O'Toole, I&NS 6.1, calls Linn's work "the most authoritative study to date of this all-but-forgotten chapter of American military history.... Linn has selected four districts on ... Luzon for his study, and he concentrates on both the military and non-military aspects of the US Army's pacification program within each of them.... [A]s intelligence was an integral part of counter-insurgency operations, ... [the author] presents a far more detailed picture than has been published before."
[Historical; MI/Army; MI/SpecOps]
Linnen, Jim [COL/USA (Ret.)]. "Department of Defense Counterintelligence (CI): A DoD CI Staff Perspective." American Intelligence Journal 20, nos. 1 & 2 (Winter 2000-2001): 1-5.
"Implementing the conclusions of the CI 21 interagency review is the single, most important effort of the DoD and National CI Community in the coming year.... Within DoD CI our single most important initiative is the establishment" of a Joint CI Center (JCIC).
Lintner, Bertil. "The CIA's First Secret War: Americans Helped Stage Raids into China from Burma." Far Eastern Economic Review, 16 Sep. 1993, 56-58.
Linzer, Dafna. "Goss, 8 Ex-Chiefs of CIA Mark Old Post's Passing: Responsibilities Now Held by Negroponte." Washington Post, 17 Aug. 2005, A11. [http://www.washingtonpost.com]
At CIA headquarters in Langley, VA, on 16 August 2005, "CIA Director Porter J. Goss threw a wake.... With eight former intelligence chiefs at his side, including former president George H.W. Bush, Goss honored the influential and powerful position they have all held: director of central intelligence, a job that no longer exists."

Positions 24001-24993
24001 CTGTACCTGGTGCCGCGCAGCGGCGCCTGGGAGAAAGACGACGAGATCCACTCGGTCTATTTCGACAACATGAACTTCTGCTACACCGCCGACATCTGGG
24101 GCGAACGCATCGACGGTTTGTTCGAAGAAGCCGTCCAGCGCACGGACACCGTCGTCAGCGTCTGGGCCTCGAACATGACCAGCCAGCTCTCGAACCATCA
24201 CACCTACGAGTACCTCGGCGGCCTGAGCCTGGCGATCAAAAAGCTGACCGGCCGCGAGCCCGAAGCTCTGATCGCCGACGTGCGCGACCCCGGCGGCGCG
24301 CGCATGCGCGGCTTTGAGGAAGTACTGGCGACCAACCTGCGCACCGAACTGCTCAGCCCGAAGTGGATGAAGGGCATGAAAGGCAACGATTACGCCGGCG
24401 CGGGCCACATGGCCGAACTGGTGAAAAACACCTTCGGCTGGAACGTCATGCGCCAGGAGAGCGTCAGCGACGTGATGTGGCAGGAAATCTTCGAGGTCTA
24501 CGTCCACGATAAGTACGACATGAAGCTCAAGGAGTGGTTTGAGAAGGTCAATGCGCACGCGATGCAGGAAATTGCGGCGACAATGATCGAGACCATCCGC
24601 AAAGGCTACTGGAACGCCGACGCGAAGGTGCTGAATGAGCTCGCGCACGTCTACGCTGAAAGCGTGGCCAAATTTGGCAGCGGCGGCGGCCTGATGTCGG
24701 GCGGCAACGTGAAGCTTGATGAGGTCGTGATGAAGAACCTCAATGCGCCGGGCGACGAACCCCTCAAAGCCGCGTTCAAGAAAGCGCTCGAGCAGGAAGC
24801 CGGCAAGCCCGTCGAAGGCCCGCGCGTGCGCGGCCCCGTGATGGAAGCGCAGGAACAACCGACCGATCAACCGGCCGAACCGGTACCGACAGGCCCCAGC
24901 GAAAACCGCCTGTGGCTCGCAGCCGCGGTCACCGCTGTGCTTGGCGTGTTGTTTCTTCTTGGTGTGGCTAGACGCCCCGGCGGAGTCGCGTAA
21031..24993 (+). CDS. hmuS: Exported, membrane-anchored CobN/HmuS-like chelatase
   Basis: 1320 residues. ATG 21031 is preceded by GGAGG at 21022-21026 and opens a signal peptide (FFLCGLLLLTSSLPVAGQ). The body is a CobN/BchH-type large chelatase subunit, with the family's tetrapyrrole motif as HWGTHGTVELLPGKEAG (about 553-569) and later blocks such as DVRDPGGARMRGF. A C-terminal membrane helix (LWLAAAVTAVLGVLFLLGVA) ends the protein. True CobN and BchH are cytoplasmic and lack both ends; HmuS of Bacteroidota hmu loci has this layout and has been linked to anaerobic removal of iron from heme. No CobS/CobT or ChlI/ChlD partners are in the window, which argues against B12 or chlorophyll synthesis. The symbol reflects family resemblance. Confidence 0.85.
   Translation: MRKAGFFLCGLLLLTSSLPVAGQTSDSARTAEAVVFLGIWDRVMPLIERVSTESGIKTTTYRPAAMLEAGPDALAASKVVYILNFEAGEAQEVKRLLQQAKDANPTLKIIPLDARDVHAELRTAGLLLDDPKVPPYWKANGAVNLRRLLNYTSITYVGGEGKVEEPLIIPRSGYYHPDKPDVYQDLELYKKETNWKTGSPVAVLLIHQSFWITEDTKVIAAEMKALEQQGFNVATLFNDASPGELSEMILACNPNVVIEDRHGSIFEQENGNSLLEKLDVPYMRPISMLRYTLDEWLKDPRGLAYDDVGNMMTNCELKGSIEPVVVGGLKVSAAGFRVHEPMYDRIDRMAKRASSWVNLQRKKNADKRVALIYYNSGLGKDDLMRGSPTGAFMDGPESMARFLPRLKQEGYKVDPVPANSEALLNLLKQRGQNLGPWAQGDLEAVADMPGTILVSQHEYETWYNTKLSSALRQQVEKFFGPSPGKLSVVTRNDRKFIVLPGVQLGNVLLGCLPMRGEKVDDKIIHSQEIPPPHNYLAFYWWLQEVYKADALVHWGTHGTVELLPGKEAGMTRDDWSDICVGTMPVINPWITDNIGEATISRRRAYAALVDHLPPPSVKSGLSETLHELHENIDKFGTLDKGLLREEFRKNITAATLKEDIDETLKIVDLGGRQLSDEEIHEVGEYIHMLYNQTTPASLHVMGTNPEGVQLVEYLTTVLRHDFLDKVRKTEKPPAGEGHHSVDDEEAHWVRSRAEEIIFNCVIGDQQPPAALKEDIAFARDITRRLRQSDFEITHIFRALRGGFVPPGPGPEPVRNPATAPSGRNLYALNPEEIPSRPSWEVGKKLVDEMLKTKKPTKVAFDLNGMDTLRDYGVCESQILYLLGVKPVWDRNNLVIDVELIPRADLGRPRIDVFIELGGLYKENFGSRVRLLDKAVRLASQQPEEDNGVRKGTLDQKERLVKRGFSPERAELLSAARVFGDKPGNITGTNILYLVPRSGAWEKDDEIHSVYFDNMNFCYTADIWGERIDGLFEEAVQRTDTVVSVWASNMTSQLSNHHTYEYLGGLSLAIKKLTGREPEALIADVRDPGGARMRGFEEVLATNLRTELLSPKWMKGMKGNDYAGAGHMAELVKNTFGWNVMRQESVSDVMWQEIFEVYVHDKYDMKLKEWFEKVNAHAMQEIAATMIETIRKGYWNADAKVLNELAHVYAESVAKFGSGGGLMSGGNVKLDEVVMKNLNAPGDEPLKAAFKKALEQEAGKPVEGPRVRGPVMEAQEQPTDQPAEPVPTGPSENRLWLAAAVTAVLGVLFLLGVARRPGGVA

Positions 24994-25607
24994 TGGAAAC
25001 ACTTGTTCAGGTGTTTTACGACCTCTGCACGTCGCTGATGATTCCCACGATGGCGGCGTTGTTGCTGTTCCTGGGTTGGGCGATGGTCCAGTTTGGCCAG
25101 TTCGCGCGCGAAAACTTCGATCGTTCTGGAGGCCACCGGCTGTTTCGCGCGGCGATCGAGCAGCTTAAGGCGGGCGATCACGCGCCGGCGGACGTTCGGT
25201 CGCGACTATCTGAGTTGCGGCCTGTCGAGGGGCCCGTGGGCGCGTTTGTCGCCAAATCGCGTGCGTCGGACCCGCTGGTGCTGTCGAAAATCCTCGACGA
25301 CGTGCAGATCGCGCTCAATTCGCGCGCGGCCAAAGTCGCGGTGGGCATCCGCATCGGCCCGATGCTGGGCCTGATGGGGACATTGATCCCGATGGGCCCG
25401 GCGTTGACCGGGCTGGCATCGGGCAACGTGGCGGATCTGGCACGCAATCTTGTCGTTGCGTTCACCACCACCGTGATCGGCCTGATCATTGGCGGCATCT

[CIA/DCIs/Gen & Goss]
Linzer, Dafna. "Teaching Recent History From Opposite Perspectives: At Georgetown, It's Feith vs. Tenet and Policy vs. Intelligence." Washington Post, 7 May 2007, A17. [http://www.washingtonpost.com]
George Tenet and Douglas Feith are both teaching courses at Georgetown University in what "is shaping up as a reproduction in miniature of the Bush administration's titanic struggle over Iraq.... Each is teaching a class that reflects his own worldview and experience in institutions -- the Defense Department [Feith] and the CIA [Tenet] -- that saw the world in starkly different terms." One of the two students taking both classes said that "neither professor used the class to defend his record.... "'I think both of them honestly said there are things they got wrong.... They were both pretty honest.'"
Linzer, Dafna. "A Year Later, Goss's CIA Is Still in Turmoil: Congress to Ask Why Spy Unit Continues to Lose Personnel." Washington Post, 19 Oct. 2005, A1. [http://www.washingtonpost.com]
CIA Director Porter J. Goss remains "at loggerheads with the clandestine service.... At least a dozen senior officials ... have resigned, retired early or requested reassignment. The directorate's second-in-command walked out of Langley last month and then told senators in a closed-door hearing that he had lost confidence in Goss's leadership."
Linzer, Dafna, and Walter Pincus. "CIA Rejects Discipline for 9/11 Failures: Goss Cites Fear of Hurting Agency." Washington Post, 6 Oct. 2005, A1. [http://www.washingtonpost.com]
On 5 October 2005, CIA Director Porter J. Goss said that "[t]he CIA will not seek to hold any current or former agency officials ... responsible for failures leading up to the Sept. 11, 2001, attacks,... despite a recommendation by the agency's inspector general that he convene an 'accountability board' to judge their performance."
[CIA/00s/05/IGRep & Gen]
Linzer, Dafna, and Walter Pincus. "Goss Forced Out as CIA Director; Gen. Hayden Is Likely Successor." Washington Post, 6 May 2006, A1. [http://www.washingtonpost.com]
"Porter J. Goss was forced to step down [on 5 May 2006] as CIA director, ending a turbulent 18-month tenure marked by an exodus of some of the agency's top talent and growing White House dissatisfaction with his leadership during a time of war." See also, Mark Mazzetti and Scott Shane. "Director of C.I.A. Is Stepping Down Under Pressure," New York Times, 6 May 2006, A1, A11.
[CIA/00s/06/Gen & DCIs/Goss/Resignation]
Linzer, Dafna, and Griff Witte. "U.S. Airstrike Targets Al Qaeda's Zawahiri." Washington Post, 14 Jan. 2006, A9. [http://www.washingtonpost.com]
On 13 January 2006, a CIA Predator drone fired an air-to-ground missile at a compound in Pakistan on the border with Afghanistan. U.S. sources who spoke on the condition of anonymity said that the target was Ayman Zawahiri, second-ranking al Qaeda leader and chief deputy to Osama bin Laden.